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Gastric myoelectrical and autonomic cardiac reactivity to laboratory stressors

  • PETER J. GIANAROS (a1), KAREN S. QUIGLEY (a2), J. TOBY MORDKOFF (a2) and ROBERT M. STERN (a2)

Abstract

We evaluated the effects of two laboratory stressors (speech preparation and isometric handgrip) on gastric myoelectrical and autonomic cardiac activity, and the extent to which autonomic responses to these stressors and somatization predict reports of motion sickness during exposure to a rotating optokinetic drum. Both stressors prompted a decrease in preejection period (PEP) and respiratory sinus arrhythmia (RSA), and an increase in a dysrhythmic pattern of gastric myoelectrical activity, termed gastric tachyarrhythmia. Stressor-induced decreases in RSA and higher somatization scores predicted increased reports of motion sickness during drum rotation. These results demonstrate that laboratory stressors concurrently affect gastric myoelectrical activity and autonomic control of the heart, and that stressor-induced decreases in RSA and higher levels of somatization predict motion sickness susceptibility.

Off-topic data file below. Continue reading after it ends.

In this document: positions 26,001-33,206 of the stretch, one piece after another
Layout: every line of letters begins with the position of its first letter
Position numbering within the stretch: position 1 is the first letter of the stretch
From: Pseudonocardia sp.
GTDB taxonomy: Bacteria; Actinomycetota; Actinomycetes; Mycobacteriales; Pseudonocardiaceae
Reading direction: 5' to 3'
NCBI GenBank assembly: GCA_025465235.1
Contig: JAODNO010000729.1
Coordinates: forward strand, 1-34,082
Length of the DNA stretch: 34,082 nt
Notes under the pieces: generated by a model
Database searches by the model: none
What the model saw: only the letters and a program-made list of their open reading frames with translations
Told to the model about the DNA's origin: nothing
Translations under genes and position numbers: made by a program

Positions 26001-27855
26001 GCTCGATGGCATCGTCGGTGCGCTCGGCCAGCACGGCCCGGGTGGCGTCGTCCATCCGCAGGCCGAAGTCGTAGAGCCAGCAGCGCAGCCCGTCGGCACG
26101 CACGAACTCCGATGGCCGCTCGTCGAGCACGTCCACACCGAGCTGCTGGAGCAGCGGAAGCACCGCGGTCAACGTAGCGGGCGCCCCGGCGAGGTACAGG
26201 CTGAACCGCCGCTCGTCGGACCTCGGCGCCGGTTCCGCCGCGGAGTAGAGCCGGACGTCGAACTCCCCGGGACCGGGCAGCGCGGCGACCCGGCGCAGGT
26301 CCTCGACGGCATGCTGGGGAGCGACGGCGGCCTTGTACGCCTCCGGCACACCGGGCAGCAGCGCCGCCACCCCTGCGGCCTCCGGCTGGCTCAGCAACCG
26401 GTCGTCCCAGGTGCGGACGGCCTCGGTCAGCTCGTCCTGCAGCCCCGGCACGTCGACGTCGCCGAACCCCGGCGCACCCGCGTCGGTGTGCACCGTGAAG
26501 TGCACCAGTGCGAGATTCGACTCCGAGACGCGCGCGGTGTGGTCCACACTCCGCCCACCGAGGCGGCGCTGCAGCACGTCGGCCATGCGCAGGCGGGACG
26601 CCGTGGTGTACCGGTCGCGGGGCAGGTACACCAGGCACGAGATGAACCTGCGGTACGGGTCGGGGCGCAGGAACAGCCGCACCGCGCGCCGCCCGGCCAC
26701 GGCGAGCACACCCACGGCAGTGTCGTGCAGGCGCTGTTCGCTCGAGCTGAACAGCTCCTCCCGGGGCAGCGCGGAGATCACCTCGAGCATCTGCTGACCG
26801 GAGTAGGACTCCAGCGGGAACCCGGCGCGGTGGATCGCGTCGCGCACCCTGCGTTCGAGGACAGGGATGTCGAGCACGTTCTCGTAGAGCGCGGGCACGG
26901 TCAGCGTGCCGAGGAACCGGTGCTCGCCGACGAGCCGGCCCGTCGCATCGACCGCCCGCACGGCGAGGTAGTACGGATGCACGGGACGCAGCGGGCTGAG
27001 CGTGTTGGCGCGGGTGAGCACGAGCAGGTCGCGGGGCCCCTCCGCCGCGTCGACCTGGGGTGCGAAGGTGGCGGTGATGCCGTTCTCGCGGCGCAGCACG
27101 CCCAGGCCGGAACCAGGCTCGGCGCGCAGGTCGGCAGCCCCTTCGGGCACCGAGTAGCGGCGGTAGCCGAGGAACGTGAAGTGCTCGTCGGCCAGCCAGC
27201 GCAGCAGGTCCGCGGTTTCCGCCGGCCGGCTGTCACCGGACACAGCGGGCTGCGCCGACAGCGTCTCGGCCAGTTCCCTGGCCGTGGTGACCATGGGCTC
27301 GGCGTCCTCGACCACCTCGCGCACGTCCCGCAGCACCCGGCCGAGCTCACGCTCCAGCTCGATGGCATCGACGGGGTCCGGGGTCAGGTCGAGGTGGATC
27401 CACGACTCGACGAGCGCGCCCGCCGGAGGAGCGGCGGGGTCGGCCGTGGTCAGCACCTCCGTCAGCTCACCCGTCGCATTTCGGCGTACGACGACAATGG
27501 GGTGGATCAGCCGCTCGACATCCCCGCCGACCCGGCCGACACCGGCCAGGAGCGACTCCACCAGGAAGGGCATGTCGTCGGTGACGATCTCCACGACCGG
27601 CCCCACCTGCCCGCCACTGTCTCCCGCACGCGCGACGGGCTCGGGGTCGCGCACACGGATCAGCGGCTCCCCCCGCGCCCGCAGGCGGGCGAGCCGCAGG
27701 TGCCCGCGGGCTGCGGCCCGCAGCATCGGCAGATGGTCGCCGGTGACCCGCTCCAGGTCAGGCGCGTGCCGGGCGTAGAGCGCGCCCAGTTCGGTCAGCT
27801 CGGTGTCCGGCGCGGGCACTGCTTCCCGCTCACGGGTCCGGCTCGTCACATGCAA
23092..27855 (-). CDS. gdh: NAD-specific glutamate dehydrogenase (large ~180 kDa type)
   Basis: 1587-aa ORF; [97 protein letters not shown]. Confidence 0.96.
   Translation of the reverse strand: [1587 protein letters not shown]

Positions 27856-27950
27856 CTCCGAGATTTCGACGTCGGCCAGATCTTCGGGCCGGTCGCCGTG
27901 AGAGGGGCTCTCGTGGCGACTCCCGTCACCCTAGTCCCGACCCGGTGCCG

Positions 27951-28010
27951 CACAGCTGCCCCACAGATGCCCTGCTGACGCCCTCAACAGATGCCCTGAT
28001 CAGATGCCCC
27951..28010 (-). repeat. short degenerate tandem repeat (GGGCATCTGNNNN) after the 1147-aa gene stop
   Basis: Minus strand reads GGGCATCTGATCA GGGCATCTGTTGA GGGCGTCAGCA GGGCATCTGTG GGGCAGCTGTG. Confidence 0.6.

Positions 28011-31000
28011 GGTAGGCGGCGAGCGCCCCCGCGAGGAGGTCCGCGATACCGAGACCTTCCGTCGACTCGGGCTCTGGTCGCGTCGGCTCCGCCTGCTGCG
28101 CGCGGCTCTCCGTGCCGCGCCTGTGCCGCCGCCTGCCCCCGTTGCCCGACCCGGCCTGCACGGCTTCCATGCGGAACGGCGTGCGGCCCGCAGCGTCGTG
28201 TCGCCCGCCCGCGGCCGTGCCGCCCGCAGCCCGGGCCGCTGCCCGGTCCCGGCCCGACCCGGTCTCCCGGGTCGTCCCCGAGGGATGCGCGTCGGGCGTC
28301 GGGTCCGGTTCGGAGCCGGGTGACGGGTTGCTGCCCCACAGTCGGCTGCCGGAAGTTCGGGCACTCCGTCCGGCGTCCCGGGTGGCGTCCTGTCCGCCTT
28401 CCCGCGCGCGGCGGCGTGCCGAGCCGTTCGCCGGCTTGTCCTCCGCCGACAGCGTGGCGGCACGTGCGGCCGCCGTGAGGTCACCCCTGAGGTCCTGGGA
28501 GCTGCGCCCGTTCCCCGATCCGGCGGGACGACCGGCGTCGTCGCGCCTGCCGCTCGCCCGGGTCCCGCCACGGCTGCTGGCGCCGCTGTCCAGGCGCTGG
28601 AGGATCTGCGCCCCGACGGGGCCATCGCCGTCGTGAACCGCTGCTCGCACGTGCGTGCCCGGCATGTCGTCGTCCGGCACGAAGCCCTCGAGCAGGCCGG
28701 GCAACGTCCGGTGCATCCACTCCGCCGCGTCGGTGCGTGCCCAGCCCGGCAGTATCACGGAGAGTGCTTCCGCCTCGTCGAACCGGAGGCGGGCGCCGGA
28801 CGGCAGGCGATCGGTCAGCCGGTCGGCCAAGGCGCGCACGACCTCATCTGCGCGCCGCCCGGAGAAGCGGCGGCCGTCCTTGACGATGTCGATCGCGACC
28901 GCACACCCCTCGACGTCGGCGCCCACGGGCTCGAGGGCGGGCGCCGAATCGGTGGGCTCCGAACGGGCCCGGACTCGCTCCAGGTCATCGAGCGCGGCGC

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Corresponding author

Address reprint requests to: Peter J. Gianaros, E1329 Western Psychiatric Institute and Clinic, University of Pittsburgh, 3811 O'Hara St., Pittsburgh, PA 15213, USA. E-mail: pjg4@pitt.edu.

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